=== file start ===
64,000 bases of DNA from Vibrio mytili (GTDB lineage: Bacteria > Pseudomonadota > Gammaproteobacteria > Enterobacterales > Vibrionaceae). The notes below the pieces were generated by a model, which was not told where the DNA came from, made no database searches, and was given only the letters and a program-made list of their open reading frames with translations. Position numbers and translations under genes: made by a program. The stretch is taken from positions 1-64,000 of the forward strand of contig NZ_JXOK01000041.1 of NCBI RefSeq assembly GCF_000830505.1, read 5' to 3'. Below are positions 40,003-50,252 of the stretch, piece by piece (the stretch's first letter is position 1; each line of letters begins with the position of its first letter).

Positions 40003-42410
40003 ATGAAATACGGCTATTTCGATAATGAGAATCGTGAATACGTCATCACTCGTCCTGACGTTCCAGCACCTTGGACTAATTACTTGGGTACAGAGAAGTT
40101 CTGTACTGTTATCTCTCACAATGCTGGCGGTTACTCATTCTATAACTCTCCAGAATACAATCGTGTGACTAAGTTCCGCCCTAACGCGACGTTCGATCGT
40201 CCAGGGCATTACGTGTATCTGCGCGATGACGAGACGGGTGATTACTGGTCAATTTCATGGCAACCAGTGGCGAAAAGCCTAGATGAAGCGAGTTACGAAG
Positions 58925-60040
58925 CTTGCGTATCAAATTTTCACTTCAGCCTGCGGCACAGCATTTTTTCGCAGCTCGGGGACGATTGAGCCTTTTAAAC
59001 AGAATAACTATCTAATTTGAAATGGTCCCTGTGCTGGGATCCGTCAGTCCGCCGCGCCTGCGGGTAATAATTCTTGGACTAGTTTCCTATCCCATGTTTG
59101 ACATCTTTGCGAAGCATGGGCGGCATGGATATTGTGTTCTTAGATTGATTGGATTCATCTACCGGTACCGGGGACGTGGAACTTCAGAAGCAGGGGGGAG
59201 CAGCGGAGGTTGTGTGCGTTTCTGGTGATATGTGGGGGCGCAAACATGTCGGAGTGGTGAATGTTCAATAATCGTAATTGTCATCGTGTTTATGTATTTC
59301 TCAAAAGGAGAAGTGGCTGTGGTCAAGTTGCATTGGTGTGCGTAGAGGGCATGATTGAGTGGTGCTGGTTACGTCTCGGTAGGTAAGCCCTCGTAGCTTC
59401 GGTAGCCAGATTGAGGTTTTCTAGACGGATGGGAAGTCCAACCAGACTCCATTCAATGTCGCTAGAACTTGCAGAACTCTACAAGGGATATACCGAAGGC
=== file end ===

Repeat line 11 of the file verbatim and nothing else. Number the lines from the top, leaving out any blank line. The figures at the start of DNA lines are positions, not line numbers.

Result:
59301 TCAAAAGGAGAAGTGGCTGTGGTCAAGTTGCATTGGTGTGCGTAGAGGGCATGATTGAGTGGTGCTGGTTACGTCTCGGTAGGTAAGCCCTCGTAGCTTC